But those negotiations were stalled. So one of the things that we could do and we are trying to do is see how to revive those negotiations and see if we can complete them in a way that would be beneficial to members and globally to the environment.

Of course, there are issues of how to tackle carbon emissions within the ambit of trade and various mechanisms, including the carbon border adjustment mechanism that the EU is looking at, being looked at and debated.

We are also studying this issue at the WTO to make sure that whatever happens will be congruent with WTO rules. That’s what’s going on. But we need to look at various instruments that could be applied to help make trade more responsive to the environment. I think it’s an interesting and challenging area. We are looking forward to doing more work with the EU and with others on the issue of the environment”.

In the near future, let’s say in one to three years, what are some of the potential achievements or goals that you are most looking forward to?

Ngozi Okonjo-Iweala:

“In the next one to three years? Actually, in one year, I am looking forward to a number of achievements for the WTO and for trade. I think first and foremost, we’ve got to change the WTO to an organisation that achieves results. The image that the WTO doesn’t get results, that it is dysfunctional, that has to change.

I see the great potential for changing that even within this year, by the time we have a 12th ministerial conference in December. This can be done by focusing on results. First, we have the great opportunity to complete the fisheries subsidies negotiations, which have been going on for 20 years.

I’ve said if this is about supporting the sustainability of our oceans and the livelihood of our fisherwomen and men, we must complete these negotiations. So that’s really a top priority as far as I’m concerned. It will give us a win. I think the second area that I’d like to see results in is trade and health issues.

We have the unique opportunity as the WTO to help resolve the problems we are facing right now with respect to the pandemic and I have already illustrated that trade, the multilateral trading system has been part of the solution.

I would like us to do more when we complete these negotiations on intellectual property and transfer of technology and know-how, we would have had an instrument that can contribute to solving the problems of access to medical supplies, equipment and vaccines.

So that’s a big contribution that we could finalize at our ministerial conference.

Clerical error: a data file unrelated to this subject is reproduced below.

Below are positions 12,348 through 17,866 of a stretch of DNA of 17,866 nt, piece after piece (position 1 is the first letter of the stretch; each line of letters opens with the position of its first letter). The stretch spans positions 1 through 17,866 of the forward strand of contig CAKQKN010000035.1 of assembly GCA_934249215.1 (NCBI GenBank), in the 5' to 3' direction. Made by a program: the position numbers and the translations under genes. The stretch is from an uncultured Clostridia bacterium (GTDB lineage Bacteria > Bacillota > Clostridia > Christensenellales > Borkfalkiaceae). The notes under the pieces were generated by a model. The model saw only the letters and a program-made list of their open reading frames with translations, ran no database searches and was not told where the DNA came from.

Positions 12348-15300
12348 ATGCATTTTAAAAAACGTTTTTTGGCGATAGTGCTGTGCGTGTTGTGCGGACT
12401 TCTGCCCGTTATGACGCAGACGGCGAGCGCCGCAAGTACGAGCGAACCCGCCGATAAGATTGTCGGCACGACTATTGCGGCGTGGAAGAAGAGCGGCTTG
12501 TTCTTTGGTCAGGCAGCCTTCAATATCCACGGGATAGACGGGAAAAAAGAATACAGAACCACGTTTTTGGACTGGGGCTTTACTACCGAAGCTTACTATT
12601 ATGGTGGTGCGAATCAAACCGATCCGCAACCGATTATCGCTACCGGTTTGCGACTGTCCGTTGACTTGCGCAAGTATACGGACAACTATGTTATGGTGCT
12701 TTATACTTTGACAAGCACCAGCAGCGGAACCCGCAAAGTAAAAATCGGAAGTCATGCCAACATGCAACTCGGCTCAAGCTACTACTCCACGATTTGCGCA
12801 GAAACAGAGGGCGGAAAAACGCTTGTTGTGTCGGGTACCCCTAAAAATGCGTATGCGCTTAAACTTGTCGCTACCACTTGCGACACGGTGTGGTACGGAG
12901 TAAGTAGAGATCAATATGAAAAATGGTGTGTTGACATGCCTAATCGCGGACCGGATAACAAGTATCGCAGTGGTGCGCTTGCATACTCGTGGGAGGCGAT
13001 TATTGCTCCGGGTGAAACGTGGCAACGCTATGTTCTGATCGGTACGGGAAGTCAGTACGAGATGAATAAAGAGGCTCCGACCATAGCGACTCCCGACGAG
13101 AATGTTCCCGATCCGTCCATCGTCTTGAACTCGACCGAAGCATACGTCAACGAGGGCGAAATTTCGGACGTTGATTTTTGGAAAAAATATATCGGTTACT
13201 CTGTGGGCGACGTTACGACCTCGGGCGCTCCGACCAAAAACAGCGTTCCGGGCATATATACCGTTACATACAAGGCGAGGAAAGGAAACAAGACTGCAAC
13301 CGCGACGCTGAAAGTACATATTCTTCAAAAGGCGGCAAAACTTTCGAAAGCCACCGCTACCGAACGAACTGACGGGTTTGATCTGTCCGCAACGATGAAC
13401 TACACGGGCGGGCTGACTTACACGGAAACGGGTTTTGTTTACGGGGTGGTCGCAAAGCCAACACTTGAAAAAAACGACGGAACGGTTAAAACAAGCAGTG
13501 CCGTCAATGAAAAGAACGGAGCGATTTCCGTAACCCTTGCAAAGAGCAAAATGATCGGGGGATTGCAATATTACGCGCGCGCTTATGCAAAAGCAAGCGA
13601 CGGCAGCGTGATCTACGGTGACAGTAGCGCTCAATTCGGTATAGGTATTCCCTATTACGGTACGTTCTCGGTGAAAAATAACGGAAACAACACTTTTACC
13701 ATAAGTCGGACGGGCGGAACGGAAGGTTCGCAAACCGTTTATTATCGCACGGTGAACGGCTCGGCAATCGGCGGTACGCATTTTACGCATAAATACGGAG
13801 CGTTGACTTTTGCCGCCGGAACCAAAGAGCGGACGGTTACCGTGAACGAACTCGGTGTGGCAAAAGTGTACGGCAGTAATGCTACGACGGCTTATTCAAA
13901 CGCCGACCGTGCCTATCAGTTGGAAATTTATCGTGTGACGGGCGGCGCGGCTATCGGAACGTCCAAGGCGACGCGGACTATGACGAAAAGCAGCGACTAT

I think the third area is agriculture. This is an area of vital importance to all our members, both developing and developed. We have some areas on food security issues.

You know that the multilateral trading system has also assured that food supplies are stable and traded stably around the world. So food security is an important thing. How can we get to some agreements that would be beneficial to members in that area of agriculture? We, of course, have the issue of subsidies in both industrial subsidies and domestic, what we call domestic support, which are agricultural subsidies, which lead members to fear that there’s no longer a level playing field with regard to competition in trade between countries.

So we need to look at that. That’s an area where I would like to make some progress. Then let me just say, on the dispute settlement mechanism vital to rule-making at the WTO, I’d like to see some progress there. So there are a lot of opportunities in the next one to three years to rebrand the organization”.

Some issues have been dragging on for years. When it comes to the development and sorting out of these issues, should you be more socially orientated?

Ngozi Okonjo-Iweala:

“Trade is a means to an end. The end is to develop and improve people’s lives. It’s all about people. So the WTO and its instruments should be used to improve the lives of people, whether it’s poorer people within rich countries, whether it’s poorer developing countries. The rules should be such that we can bring them into the world’s trading system and use that as a means to improve their lives.

All of these results that I’m talking about should lead to improvements in people’s lives, whether it’s in agriculture where, you know, many people in developing countries have their livelihood, whether it’s in fisheries. We’ve seen fisheries are important to both poor countries and large countries, whether it’s in trade and health and helping to solve the pandemic or even the environment. In every single area we have the opportunity to improve people’s lives”.

By Elijah Christopher

Elijah Christopher

Elijah Christopher is a journalist at A New Touch Of Africa, is also a creative writer, a poet, and an IT enthusiast. He contributed to the collaborative poem written in celebration of Edwin Morgan Centenary, the first Glasgow poet laureate and Scottish national poet from the University of Glasgow. He loves meeting people and learning about new places, cultures, events, and lifestyles.